Getting your dream job
Having decided that a career helping to protect and conserve wildlife is for you, it's time to go about making that career a reality.
Getting into conservation
There's a huge wealth of resources out there that can help you to research and pinpoint the areas of conservation you're interested in. This includes your school, college or university's careers library and careers advisor, as well as many useful websites.
Once you've got an idea of what you want to do in the future, it's time to hone your CV so that when it comes to landing that dream job, you're the dream applicant.
There are various routes into conservation, whether you're academic or a bit more hands on...
If you want to work on the scientific side of conservation, A-Levels in Biology and at least one other science are vital. Geography can also be useful.
Following A-Levels, a BSc in Biology, Environmental Science or Zoology can be a good starting point before then specialising during a Masters.
You can use the UCAS website to search for relevant undergraduate degrees when making your application in Year 12. Many degrees offer opportunities for internships and some may be 'sandwich' courses offering a year in industry. Most will be a mix between theoretical study and the development of practical skills.
Foundation courses usually last for a year and there is often an option of part-time study. These are designed to provide a fast-track to your chosen career and can often be found at agricultural colleges.
Lower entry requirements mean that it is easier to get onto these courses but the study can be highly demanding.
Other alternative qualifications include OCR Nationals, City & Guilds and BTECs/BTEC HND (Higher National Diploma). You can study these in various subjects from Countryside Conservation to Work-based Environmental Conservation.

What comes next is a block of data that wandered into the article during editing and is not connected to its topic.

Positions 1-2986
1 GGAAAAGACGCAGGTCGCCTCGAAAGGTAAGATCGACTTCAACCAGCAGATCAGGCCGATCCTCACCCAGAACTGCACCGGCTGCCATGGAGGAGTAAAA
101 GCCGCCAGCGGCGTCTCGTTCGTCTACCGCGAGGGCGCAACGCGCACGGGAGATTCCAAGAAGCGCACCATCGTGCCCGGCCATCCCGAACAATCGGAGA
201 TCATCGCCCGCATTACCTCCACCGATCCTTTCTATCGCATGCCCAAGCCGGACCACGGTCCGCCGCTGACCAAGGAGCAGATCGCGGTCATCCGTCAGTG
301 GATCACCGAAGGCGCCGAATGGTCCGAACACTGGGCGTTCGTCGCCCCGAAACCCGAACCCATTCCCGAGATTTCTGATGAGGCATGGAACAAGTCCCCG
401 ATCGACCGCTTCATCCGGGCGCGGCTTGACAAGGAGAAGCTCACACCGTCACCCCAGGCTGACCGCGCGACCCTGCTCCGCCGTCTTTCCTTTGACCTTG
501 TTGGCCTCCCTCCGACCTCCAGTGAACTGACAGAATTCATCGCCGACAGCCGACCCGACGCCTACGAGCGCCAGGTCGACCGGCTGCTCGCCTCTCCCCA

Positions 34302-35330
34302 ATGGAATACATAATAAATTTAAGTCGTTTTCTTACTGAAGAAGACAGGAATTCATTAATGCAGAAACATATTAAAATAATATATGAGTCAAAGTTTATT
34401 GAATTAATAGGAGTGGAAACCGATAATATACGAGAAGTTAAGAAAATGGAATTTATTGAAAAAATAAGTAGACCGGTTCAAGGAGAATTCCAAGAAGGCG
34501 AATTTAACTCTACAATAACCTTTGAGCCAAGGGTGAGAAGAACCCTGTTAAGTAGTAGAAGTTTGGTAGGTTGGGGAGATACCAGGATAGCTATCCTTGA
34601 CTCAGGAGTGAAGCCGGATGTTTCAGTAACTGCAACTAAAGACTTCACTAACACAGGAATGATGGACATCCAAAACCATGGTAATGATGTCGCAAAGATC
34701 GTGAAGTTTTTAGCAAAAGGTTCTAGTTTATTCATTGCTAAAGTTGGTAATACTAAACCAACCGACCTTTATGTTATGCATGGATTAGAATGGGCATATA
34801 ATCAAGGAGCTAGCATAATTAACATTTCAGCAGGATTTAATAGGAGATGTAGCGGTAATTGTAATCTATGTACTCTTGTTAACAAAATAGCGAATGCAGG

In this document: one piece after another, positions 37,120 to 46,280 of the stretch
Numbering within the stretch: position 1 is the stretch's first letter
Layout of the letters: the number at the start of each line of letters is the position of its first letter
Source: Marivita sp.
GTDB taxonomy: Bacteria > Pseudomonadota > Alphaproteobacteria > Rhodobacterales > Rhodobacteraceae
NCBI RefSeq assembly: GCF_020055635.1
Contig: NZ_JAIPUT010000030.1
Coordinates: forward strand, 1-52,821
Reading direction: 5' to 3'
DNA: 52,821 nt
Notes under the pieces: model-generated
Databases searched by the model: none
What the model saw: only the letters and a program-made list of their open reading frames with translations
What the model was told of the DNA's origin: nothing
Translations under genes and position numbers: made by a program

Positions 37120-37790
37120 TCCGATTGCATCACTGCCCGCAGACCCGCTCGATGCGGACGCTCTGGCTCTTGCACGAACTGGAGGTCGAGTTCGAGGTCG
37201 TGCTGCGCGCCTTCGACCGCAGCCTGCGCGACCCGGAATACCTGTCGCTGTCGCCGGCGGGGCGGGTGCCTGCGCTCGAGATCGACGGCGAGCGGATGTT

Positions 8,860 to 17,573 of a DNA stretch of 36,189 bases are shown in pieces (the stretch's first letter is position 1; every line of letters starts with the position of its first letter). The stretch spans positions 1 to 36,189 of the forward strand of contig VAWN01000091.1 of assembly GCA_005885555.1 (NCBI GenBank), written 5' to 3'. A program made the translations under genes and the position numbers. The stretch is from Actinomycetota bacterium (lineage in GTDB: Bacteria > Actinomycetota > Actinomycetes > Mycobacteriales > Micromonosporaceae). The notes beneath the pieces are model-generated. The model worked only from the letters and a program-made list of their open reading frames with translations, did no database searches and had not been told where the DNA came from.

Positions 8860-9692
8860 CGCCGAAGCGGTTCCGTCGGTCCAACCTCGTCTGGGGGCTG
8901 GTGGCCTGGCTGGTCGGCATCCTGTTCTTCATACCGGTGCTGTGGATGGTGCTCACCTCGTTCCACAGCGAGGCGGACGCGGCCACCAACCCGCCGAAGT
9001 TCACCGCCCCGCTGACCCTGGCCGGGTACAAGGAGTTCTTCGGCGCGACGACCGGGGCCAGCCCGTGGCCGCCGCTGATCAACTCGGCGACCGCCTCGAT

If you are looking to brush up on specific skills you can find a variety of short courses out there, ranging from those on woodland management techniques (helpful for becoming a nature reserve warden) to barn owl monitoring techniques with the Barn Owl Trust.
The Bat Conservation Trust runs day courses for tree surgeons, and you can find general courses in hedge-laying, dry-stone wall building, using chainsaws, and surveying habitats.
Volunteering and work experience
You can get involved in conservation volunteering from an early age thanks to organisations such as the RSPB and National Trust. For more information on voluntary opportunities with conservation organisations, visit the volunteering section. Volunteering can help to boost your CV and aid you in gaining necessary skills for your chosen career. Whether you want to work indoors or out, there'll be opportunities available if you do your research.
And if you have a bit more time on your hands, why not give up a few months to do some unpaid work? The RSPB has plenty of opportunities for you to warden on a nature reserve, whilst charities such as Greenpeace run prestigious intern schemes.
You should also look at trying to arrange a week's work experience in a relevant department of one of these types of organisations as soon as possible (maybe as part of your school's work experience programme) to test out whether you think you'd suit that sort of work.